The Village at Green River in Corona, Calif., began marketing 19 newly-built townhouses in July 2007, just as the national real estate market began flagging. The average price of the homes, which vary in size from 1,400 to 1,640 square feet, was $505,000 at the time. Three price drops later, the homes finally began selling in March — at an average price of $309,000, says listing agent Dominic Kurtyan.
Sure, it’s another story of home prices dropping in a sour real estate market, by about 39 percent in this case. But Kurtyan says there’s more to it. Short sales have become so mainstream in some markets, such as this region of central California, that during March he and the developer behind the complex began promoting these properties’ status as re-priced “short sale” homes — homes priced below what the seller owes on their mortgage — in order to lure skeptical, price-conscious buyers.
The Village at Green River has hung a banner advertising “short sale” prices, and the complex’s voicemail greeting discusses its status as “a short sale situation.”
“We had a significant response just from changing the sign so that it advertises prices starting at $299,000,” Kurtyan says. “It’s a negative situation for everyone involved, except for the buyer who gets a good deal.”
Indeed, while buyers will get townhouses each boasting a two-car garage, two bedrooms, and two and a half bathrooms, the developer behind the estimated $8 million project will walk away empty-handed at these prices, and the multiple lenders involved will either break even or lose money, Kurtyan says.
Short sales now widespread
Stories like the above have become increasingly common around the US in recent months. Last week Bethesda, Md.-based Inside Mortgage Finance, and Washington-based Campbell Communications released a real estate industry survey indicating that roughly 20 percent of all U.S. home sales in March were “short sales.”
“Our numbers suggest that 20 percent of completed home sales nationwide are short sales,” said Guy Cecala, publisher of Inside Mortgage Finance. “The number would be larger if it weren’t for the fact that one-third of all attempted short sale deals don’t go through.”
So why so many short sales? The combination of falling home prices and homes financed with low down payments means many homeowners owe more on their properties than they’re currently worth. Add to that the population of homeowners who face foreclosure due to resetting mortgages or who must sell for other life reasons (relocation, etc.) in the middle of a bad market, and it makes sense that lenders hoping to avoid more foreclosures on the books will take this alternative.
According to IFM/Campbell research, two-thirds of short sales are initiated by homeowners and one-third are launched by mortgage lenders (as a foreclosure alternative). IFM/Campbell data indicates the top reason for short sales initiated by homeowners is their inability to make mortgage payments, followed by other factors such as the value of the property declining.
In a typical home transaction the seller gets final say on which buyer gets the home, but in a short sale the lender weighs in on that decision, since it’s the lender who won’t recoup 100 percent of the seller’s mortgage balance as in a “normal” home transaction.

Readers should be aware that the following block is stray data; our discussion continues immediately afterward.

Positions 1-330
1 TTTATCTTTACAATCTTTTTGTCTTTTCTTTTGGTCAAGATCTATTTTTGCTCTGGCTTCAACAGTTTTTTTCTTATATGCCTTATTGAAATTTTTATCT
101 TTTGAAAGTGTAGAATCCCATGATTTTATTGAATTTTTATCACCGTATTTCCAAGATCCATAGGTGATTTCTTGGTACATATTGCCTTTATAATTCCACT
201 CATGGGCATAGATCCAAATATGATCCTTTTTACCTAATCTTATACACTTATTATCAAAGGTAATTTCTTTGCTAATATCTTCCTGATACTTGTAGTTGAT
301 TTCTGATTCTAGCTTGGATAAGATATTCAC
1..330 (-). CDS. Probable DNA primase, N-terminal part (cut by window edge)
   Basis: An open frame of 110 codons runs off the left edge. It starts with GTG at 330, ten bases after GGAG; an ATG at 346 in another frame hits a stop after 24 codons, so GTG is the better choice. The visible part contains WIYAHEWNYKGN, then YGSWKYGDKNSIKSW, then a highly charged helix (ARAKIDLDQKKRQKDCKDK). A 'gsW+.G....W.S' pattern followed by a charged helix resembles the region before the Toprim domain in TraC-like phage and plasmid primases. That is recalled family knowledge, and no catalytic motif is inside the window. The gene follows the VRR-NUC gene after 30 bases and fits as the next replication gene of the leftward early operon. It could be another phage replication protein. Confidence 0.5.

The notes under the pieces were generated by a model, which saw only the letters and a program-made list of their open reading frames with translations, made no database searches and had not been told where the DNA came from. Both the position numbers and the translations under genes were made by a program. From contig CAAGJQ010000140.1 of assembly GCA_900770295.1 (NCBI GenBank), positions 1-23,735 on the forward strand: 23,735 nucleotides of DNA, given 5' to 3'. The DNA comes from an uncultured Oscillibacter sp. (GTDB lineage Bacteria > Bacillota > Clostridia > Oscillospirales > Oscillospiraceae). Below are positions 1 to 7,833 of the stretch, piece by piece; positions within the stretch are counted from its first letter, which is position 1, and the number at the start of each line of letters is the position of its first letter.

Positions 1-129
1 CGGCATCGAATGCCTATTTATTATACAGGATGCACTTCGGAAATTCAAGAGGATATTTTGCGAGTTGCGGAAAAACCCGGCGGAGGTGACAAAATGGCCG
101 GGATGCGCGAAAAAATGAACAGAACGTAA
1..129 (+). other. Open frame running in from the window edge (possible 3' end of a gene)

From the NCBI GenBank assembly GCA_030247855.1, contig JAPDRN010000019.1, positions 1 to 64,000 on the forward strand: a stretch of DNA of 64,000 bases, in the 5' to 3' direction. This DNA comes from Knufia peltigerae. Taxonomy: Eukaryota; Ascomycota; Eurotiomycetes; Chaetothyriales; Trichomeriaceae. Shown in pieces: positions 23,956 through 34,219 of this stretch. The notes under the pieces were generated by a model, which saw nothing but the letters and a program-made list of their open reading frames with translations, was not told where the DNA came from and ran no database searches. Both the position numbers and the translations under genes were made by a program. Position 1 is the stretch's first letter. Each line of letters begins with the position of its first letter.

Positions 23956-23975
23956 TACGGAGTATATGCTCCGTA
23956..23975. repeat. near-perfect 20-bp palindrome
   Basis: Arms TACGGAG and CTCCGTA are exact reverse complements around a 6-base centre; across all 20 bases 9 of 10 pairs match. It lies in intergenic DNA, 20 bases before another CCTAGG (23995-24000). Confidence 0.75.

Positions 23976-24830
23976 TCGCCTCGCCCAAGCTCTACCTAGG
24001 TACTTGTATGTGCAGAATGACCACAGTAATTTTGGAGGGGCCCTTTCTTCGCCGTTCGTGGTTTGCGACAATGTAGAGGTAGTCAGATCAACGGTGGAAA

This means more complication for both buyer and seller, according to Tom Popik, a Campbell Communications research partner who worked on the study. Many buyers who consider putting a bid in on a short sale abandon the deal mid-way through because it takes so long for a lender — unlike a regular individual home seller — to respond to it.
“If you put in an offer on a short sale, you’ll have to wait on a response for anywhere from four to six weeks,” Popik says. “Our study indicates the average wait is 4.5 weeks.”
Buying a short sale: Time-consuming process
Knowing that the typical short sale is time-consuming for this very reason, Kurtyan said that he and the developer he represents began petitioning the lender for price drops before marketing the homes at their current prices, rather than marketing reduced prices and crossing their fingers that the lender would approve them — a common tactic among short sellers. The process started in December, he says, but it took until March for the new prices to get approved due to the lenders involved.
In the case of the Village at Green River, the developer got a loan for 80 percent of the project from a primary lender, and secured 20 percent more from individual investors, Kurtyan says. But the project, built over a 14-month period between 2006 and 2007, came on the market at the worst possible time. The 80 percent lender had to convince the 20 percent lender group to forgo some — and then all — of its investment.
Since the lender approved the new prices in late March, 11 of the 19 homes have sold, with the first closing next week.
“The landscape is in constant change here,” says Kurtyan.
“The amount of time a lender can take is one of the most important things the consumer needs to know,” said Popik. “Any buyer looking at a short sale property should find out where the seller is in terms of discussions with their lender.”
If a buyer is patient, though, Popik says, they could snag a good deal on a home.
Jane Hodges is a freelance writer in Seattle.